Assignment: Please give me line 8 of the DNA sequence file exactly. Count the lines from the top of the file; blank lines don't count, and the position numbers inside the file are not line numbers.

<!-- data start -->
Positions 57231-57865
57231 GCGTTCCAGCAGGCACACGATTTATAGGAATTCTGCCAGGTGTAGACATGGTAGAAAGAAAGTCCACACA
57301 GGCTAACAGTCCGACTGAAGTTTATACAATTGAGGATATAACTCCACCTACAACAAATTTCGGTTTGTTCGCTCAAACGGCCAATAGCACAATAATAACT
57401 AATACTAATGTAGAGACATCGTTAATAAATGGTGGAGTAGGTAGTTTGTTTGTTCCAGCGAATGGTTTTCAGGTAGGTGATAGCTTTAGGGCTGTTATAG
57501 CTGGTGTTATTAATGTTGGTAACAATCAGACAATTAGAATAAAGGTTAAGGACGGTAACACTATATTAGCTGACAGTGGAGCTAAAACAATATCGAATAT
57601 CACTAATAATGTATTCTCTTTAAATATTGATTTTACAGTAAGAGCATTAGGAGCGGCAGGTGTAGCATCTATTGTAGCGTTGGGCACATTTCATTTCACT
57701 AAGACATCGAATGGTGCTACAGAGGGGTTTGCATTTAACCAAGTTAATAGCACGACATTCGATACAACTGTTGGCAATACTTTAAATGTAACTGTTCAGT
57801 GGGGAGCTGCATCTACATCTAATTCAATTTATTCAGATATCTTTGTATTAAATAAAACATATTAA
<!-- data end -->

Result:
57801 GGGGAGCTGCATCTACATCTAATTCAATTTATTCAGATATCTTTGTATTAAATAAAACATATTAA